A contractor who was working to stabilize one of the mines inside the Black Diamond Mines Regional Preserve near Antioch Tuesday afternoon suffered serious chest and back injuries when a loose rock struck him, a park spokeswoman said.
The East Bay Regional Park District regularly does work inside the mines to ensure that it is safe for visitors, EBRPD spokeswoman Carolyn Jones said. The mines are closed to the public except during weekend tours, which Jones said have been going on "for decades."
"(The mines) are checked every day either by our staff or contractors or engineers for loose rocks and other safety issues," Jones said. "There's a bunch of old coal mines and sand mines there dating back from the 1800s that the park district maintains as a way for the public to learn about mining history in the area and how glass is made."
EBRPD acquired the 6,000-acre park in the early 1970s and regularly hosts tours, which take participants hundreds of feet inside the mines, Jones said.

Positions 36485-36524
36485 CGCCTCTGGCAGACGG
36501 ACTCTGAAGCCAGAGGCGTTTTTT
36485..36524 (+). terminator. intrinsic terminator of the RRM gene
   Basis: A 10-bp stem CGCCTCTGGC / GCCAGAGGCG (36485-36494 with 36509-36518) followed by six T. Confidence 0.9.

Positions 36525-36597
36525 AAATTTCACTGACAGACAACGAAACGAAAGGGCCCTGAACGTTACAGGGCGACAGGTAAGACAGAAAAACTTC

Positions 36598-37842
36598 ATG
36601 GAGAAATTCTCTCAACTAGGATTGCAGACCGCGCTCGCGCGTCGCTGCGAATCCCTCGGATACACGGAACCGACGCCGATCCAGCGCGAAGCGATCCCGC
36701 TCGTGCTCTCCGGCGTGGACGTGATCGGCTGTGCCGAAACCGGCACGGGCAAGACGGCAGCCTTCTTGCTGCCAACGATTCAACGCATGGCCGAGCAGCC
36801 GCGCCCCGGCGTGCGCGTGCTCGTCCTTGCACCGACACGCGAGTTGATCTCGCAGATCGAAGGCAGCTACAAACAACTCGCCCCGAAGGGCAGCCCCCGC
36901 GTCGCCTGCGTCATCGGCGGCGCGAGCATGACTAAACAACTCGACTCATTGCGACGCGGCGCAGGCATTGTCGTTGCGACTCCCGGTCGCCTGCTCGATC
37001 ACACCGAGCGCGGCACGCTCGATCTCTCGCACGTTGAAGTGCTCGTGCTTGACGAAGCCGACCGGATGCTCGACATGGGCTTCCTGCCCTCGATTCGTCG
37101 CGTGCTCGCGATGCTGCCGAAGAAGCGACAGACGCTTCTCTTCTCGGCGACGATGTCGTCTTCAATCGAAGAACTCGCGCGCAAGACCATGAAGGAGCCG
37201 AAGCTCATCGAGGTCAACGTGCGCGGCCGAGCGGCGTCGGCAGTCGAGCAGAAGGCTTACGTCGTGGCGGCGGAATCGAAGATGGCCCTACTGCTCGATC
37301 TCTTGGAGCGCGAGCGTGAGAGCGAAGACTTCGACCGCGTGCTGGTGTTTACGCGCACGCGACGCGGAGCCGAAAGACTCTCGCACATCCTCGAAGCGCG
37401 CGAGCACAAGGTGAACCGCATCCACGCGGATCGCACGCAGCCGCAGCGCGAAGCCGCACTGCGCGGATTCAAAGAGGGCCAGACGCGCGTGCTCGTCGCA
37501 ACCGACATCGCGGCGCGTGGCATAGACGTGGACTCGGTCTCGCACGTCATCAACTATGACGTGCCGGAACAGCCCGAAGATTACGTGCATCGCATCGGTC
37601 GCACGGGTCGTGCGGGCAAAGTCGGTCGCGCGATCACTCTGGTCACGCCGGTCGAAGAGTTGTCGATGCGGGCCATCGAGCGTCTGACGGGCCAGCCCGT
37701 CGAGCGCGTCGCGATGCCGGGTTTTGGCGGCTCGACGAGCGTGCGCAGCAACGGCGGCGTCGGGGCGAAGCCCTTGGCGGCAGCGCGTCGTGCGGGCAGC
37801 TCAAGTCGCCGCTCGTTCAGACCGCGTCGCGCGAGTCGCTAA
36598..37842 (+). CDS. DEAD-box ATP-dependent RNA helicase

The contractor was working some 200 feet inside the Hazel-Atlas Mine, named after the Oakland-based Hazel-Atlas Glass Company, Jones said. Emergency medical crews were called around 11 a.m. on a report of a person inside the mine who was possibly injured, Contra Costa County Fire Protection District Fire Inspector Steve Aubert said.
Jones said the man's coworkers carried him on a backboard to the entrance of the mine, where an ambulance met him for transport to a waiting helicopter. The man was alert and responsive to medical crews when he was airlifted to John Muir Medical Center, Aubert said. The man complained of chest pain and shortness of breath and Aubert said medical personnel were also concerned about the potential for internal injuries.
Aubert said it's unclear whether the man was wearing a hard hat or other protective gear but said it appeared the contractors were taking all the proper precautions.
"It's extremely rare to have an injury out there," Jones said.
She said she didn't know which company was working inside the mine.
Fire Marshal Robert Marshall said the California Division of Occupational Safety and Health would be notified of the workplace accident.
"At some point, they will be involved," Marshall said.
According to the district's website, the sand mines date from the early 1900s and the coal mines date back to the 1860s. The last of the mines closed in the 1940s, Jones said.